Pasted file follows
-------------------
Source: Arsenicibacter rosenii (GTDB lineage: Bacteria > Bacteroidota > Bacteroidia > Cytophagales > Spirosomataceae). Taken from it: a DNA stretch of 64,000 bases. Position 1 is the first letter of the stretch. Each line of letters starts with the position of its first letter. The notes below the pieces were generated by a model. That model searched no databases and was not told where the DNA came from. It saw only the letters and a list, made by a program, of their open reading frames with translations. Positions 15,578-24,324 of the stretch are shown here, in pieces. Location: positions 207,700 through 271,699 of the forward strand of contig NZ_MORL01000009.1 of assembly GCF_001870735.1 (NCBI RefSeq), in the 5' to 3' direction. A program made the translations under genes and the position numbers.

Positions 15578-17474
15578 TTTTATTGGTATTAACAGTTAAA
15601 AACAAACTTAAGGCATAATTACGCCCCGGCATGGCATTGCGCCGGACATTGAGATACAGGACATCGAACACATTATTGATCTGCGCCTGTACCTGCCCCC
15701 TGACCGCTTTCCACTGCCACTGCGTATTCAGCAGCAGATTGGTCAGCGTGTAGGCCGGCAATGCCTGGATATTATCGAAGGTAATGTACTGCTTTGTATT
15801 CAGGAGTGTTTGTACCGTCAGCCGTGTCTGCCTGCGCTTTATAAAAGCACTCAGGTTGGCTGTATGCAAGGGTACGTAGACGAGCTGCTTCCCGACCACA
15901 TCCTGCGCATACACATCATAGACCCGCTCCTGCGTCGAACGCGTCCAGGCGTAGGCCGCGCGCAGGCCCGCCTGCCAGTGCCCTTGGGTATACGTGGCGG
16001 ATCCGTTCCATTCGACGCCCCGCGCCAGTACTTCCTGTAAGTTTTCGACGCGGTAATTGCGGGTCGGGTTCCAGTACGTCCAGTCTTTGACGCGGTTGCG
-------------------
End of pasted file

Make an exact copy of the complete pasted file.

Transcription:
Source: Arsenicibacter rosenii (GTDB lineage: Bacteria > Bacteroidota > Bacteroidia > Cytophagales > Spirosomataceae). Taken from it: a DNA stretch of 64,000 bases. Position 1 is the first letter of the stretch. Each line of letters starts with the position of its first letter. The notes below the pieces were generated by a model. That model searched no databases and was not told where the DNA came from. It saw only the letters and a list, made by a program, of their open reading frames with translations. Positions 15,578-24,324 of the stretch are shown here, in pieces. Location: positions 207,700 through 271,699 of the forward strand of contig NZ_MORL01000009.1 of assembly GCF_001870735.1 (NCBI RefSeq), in the 5' to 3' direction. A program made the translations under genes and the position numbers.

Positions 15578-17474
15578 TTTTATTGGTATTAACAGTTAAA
15601 AACAAACTTAAGGCATAATTACGCCCCGGCATGGCATTGCGCCGGACATTGAGATACAGGACATCGAACACATTATTGATCTGCGCCTGTACCTGCCCCC
15701 TGACCGCTTTCCACTGCCACTGCGTATTCAGCAGCAGATTGGTCAGCGTGTAGGCCGGCAATGCCTGGATATTATCGAAGGTAATGTACTGCTTTGTATT
15801 CAGGAGTGTTTGTACCGTCAGCCGTGTCTGCCTGCGCTTTATAAAAGCACTCAGGTTGGCTGTATGCAAGGGTACGTAGACGAGCTGCTTCCCGACCACA
15901 TCCTGCGCATACACATCATAGACCCGCTCCTGCGTCGAACGCGTCCAGGCGTAGGCCGCGCGCAGGCCCGCCTGCCAGTGCCCTTGGGTATACGTGGCGG
16001 ATCCGTTCCATTCGACGCCCCGCGCCAGTACTTCCTGTAAGTTTTCGACGCGGTAATTGCGGGTCGGGTTCCAGTACGTCCAGTCTTTGACGCGGTTGCG